Which seems to me at least to be quite similar to Peregine's ruminations upon prayer. Mountains do not move, perhaps it's because nobody has ever had enough faith to do it, which would be a literalistic answer, but perhaps prayer is truly meant to mean something different to growing limbs and causing geological disasters at the drop of a hat. I do like the idea of this becoming more assimilated into Christ as the object of prayer...but Christians still pray for other things to happen do they not? For peace in the world, comfort for the bereaved, wisdom for leaders etc. Many good and worthy things to ask, but if prayer is only about an individual becoming more christlike...does that mean that asking for these things is irrelevant except to show that your heart is in the right place?

    I do have a lot of sympathy for honest doubt seagull, especially given the enormous variations of opinion from person to person, and I wish you well in your quest for truth. I particularly like that quote of Ian Hislop...something quite powerful and yet humble about it, I think.
     
  11. seagull

    seagull Active Member

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    Thanks, Alcibiades. But I'm not sure I have a "quest for truth". Perhaps it's because I'm 68 and feel that, "I've gone about as far as I can go". But that could be construed as an odd statement since many people turn more closely to God in their declining years.

    You see, rightly or wrongly, I feel content in my easy-going, liberal catholic CofE way. One atheist who still lurks in other forums, boasts that becoming a Humanist "freed (her) from guilt". Goodness me! Being CofE doesn't make me feel guilty. Au contraire. In my thirty five years as a relatively happy agnostic, I quite missed the old place and I'm glad to be back. Neither humanism, nor creationism, nor Rome offer any great attractions.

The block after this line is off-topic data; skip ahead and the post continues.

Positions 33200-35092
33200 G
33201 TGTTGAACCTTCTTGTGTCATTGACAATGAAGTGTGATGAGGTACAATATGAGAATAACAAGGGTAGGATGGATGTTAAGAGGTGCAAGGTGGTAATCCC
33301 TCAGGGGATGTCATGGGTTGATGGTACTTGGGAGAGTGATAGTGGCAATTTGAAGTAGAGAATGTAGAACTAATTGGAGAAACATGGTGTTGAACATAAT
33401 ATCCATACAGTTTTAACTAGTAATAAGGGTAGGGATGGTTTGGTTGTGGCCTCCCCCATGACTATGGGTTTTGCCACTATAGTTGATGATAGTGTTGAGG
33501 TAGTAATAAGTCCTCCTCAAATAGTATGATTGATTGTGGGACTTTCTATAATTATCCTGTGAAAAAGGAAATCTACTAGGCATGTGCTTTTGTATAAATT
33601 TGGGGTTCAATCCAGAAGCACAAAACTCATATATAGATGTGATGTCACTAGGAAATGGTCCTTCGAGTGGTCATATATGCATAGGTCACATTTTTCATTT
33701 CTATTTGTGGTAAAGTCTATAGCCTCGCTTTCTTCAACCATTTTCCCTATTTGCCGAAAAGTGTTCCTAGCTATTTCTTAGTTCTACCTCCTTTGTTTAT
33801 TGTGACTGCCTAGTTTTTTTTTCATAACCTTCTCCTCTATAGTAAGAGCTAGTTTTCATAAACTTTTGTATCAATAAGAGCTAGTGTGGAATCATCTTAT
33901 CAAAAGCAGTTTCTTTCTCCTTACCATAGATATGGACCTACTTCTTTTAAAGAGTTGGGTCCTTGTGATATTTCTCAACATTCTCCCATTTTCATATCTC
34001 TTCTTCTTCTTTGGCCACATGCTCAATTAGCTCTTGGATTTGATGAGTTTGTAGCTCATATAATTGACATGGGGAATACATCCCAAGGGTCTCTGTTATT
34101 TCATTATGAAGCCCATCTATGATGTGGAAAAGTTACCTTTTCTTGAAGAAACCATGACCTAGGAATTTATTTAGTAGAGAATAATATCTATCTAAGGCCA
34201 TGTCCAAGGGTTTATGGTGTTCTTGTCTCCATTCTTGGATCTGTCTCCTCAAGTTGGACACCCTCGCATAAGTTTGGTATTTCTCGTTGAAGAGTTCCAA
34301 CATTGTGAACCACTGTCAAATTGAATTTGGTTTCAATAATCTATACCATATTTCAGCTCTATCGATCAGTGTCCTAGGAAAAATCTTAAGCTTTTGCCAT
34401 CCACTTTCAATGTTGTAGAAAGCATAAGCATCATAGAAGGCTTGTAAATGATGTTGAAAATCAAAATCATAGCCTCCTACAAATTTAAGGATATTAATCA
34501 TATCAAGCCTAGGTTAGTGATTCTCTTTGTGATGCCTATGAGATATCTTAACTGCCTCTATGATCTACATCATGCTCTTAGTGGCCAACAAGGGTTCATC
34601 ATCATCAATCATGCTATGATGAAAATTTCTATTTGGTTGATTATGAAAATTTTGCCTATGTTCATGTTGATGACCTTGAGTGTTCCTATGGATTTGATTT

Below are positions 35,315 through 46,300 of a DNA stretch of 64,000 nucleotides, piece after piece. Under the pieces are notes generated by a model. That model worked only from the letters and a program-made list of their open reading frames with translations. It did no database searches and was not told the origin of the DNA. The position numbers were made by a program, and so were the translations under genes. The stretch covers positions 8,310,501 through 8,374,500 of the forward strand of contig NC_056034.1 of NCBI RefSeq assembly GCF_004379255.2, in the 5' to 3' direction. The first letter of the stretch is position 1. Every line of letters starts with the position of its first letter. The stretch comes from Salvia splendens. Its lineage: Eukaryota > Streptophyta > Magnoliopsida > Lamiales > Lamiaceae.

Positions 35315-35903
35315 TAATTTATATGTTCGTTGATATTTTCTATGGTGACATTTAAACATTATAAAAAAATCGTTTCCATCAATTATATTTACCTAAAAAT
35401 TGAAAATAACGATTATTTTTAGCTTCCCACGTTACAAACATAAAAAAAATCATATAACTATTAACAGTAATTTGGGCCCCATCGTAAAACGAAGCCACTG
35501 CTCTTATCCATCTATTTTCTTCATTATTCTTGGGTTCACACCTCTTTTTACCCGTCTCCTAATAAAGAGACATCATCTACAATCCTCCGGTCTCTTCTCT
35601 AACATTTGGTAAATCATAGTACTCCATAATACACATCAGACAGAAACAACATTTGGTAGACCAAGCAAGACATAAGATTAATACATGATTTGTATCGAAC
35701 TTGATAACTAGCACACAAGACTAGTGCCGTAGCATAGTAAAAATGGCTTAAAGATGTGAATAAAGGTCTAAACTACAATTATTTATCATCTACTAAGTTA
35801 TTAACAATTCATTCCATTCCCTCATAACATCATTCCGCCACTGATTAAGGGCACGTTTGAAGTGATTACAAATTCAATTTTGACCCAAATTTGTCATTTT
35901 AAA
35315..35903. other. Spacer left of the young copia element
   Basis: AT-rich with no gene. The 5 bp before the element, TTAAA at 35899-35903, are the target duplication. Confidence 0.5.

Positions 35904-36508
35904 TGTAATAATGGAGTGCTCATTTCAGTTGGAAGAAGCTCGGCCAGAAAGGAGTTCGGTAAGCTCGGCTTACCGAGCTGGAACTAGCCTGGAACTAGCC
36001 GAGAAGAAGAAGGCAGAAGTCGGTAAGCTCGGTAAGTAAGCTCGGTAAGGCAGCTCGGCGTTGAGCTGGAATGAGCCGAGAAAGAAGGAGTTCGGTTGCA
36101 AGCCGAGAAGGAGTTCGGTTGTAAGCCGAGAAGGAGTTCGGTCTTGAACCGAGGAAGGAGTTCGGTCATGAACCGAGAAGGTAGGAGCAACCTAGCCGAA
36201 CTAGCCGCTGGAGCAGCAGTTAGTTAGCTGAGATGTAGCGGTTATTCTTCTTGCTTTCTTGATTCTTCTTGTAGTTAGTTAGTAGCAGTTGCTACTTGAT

12. Jeff F

    Jeff F Well-Known Member

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    In my observation the allegory trump card is used by people still in bondage to their own sin who desperately seek justification, and their Priests who tickle their ears.

    Jeff
     
  13. Stalwart

    Stalwart Well-Known Member Anglican

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    Kudos for saying this.
     
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  14. seagull

    seagull Active Member

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    To the best of my knowledge this does not apply to the members of my local church, all of whom seem to be evolutionist.

    I have never had my ears, or anything else, tickled by a priest, male or female.

    Our "observations" seem to differ.

    I've heard people say that they were "in bondage to their own sin" (or words to that effect) until they became Humanist, RC, Pentecostalist, etc. Can we now add Creationist to that list? I'd recommend Anglicanism, myself.
     
  15. Lowly Layman

    Lowly Layman Well-Known Member

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    Seagull, do you see creationism and Anglicanism as mutually exclusive? If so, why?
     
  16. Alcibiades

    Alcibiades Member

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    Forgive me if I am sounding ignorant here, but does not Jesus himself occasionally recourse to allegory? If I'm not mistaken the parable of the sower where it is later explained that everything is a symbol of something else (seeds= 'the word', rocky ground= those who 'fall away' under persecution, thorns= cares of the world and so on).

    When I looked this up in Mark, I also note with interest that Jesus actually says that parables are there to disguise the truth from those who do not 'given the secret of the Kingdom of God' which is, to say, that to take these things 'literally' would be to entirely misunderstand them.

    Are we not perhaps being hasty in trying to make everything a black/white, literal/metaphorical matter? Is there not room for both?
     
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  17. Jeff F